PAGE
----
Radley Balko unloads on Elena Kagan this morning, noting all the times she's sided with the government as Solicitor General. While he may well be right that Kagan will be relatively friendly to the executive branch, this line of argument is a bit misleading. As Tom Goldstein puts it in SCOTUSblog's long dossier on Kagan:
Some critics (and supporters) attribute to Kagan views on certain legal issues based on positions she took as Solicitor General. That criticism (and praise) is misguided. The Solicitor General acts as the attorney for the United States and therefore asserts the position of the government, without regard to whether she personally shares the same view. For Kagan not to have zealously pursued the interests of the United States in each case would have been an abdication of her duties. There are only a few exceptions - rare throughout our history - in which the Solicitor General concludes that the government's position has no reasonable basis and therefore refuses to assert it; Kagan has not participated in such an extreme case.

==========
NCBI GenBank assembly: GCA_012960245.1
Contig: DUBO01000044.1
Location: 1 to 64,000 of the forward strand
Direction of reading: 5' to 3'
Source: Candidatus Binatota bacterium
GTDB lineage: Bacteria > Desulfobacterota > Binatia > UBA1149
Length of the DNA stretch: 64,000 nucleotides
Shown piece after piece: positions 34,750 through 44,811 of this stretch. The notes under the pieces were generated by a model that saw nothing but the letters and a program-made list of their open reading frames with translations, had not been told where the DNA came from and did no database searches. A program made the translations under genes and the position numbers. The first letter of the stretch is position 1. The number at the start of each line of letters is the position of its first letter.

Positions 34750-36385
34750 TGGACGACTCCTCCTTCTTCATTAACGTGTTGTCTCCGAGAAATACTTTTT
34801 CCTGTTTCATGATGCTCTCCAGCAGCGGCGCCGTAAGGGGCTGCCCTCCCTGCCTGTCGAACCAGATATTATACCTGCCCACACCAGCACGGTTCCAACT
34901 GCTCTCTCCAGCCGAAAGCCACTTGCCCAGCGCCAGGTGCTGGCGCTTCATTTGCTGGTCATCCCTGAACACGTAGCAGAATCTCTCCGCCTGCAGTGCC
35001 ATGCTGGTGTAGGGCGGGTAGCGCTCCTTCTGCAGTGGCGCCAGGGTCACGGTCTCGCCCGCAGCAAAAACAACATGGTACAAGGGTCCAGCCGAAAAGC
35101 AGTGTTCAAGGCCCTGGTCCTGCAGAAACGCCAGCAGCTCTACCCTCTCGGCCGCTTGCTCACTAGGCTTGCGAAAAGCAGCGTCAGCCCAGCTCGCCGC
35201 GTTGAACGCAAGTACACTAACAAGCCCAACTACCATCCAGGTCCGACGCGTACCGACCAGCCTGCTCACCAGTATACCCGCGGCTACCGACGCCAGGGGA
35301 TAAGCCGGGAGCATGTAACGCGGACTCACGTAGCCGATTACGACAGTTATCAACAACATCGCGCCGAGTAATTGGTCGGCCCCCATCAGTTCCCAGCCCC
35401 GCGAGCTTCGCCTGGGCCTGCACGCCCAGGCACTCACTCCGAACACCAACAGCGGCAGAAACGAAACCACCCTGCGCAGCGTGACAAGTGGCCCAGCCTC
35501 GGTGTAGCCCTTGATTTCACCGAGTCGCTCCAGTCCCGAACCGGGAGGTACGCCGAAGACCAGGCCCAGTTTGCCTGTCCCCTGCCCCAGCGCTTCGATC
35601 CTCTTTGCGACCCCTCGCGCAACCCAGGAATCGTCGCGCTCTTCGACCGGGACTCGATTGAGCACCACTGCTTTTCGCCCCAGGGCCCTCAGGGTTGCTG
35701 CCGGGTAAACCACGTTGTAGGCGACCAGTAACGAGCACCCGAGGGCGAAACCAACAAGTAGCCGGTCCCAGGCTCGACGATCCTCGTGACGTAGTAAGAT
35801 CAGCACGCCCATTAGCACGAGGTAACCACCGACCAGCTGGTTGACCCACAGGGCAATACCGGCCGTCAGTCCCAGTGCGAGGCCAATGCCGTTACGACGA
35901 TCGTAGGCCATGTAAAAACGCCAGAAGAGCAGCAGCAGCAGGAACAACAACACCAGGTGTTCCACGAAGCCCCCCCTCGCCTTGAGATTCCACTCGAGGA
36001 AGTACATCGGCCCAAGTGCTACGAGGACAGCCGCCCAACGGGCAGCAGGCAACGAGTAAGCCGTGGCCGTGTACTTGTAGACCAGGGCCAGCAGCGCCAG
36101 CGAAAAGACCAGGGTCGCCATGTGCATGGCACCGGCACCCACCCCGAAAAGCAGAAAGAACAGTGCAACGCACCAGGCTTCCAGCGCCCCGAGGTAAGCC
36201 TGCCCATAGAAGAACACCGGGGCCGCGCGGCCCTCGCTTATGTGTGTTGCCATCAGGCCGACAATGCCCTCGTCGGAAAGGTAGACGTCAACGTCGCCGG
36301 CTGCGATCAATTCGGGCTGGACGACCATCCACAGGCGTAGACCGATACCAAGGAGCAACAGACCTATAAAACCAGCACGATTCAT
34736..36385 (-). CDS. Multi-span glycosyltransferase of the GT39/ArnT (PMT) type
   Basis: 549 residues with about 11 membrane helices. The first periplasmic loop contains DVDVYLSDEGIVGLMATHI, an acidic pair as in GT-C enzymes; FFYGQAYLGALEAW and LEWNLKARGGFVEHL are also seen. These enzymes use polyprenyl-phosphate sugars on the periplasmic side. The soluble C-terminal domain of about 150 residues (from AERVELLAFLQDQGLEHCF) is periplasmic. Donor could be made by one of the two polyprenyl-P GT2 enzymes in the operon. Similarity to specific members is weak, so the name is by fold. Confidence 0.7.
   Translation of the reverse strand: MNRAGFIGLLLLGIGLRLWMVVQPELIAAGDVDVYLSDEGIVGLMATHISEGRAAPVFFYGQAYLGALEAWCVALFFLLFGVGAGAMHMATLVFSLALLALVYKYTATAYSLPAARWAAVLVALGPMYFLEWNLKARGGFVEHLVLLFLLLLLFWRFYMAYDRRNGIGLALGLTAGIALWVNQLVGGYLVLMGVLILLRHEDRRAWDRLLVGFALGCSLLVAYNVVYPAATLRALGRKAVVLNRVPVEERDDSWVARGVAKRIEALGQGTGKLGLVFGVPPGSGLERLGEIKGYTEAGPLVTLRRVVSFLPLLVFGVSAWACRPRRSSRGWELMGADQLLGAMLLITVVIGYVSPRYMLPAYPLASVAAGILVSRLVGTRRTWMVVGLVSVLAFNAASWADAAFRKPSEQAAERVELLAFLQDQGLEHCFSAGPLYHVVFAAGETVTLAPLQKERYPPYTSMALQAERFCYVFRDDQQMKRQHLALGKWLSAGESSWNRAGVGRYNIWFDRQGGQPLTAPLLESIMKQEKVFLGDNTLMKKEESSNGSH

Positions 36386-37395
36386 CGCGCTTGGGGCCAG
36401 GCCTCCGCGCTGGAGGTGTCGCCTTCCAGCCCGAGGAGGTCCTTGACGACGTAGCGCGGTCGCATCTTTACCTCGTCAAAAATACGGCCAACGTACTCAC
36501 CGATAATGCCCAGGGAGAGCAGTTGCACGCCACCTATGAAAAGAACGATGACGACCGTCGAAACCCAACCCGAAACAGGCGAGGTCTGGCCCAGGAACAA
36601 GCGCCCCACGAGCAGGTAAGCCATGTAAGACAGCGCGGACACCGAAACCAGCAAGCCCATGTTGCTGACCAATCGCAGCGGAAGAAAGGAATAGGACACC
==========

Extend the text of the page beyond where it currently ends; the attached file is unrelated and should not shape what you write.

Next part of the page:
Radley has half a point when he says the the Solicitor General's office "could at the very least have merely remained silent" on cases where a federal law was not directly challenged, but only half. Part of the SG's mandate is to file amici curiae in any case where the federal government has an interest in the legal issue at stake; that the SG's office would chime in when states are sued over criminal statutes is hardly surprising, as the constitutionality of state law and of federal law are related.
Serving as Solicitor General might make one more pro-government, just as the experience of being a defense attorney might make one more sympathetic to defendants. But to use the arguments that Kagan has advanced as SG to guess what positions she'd take on the bench is to make quite a leap.
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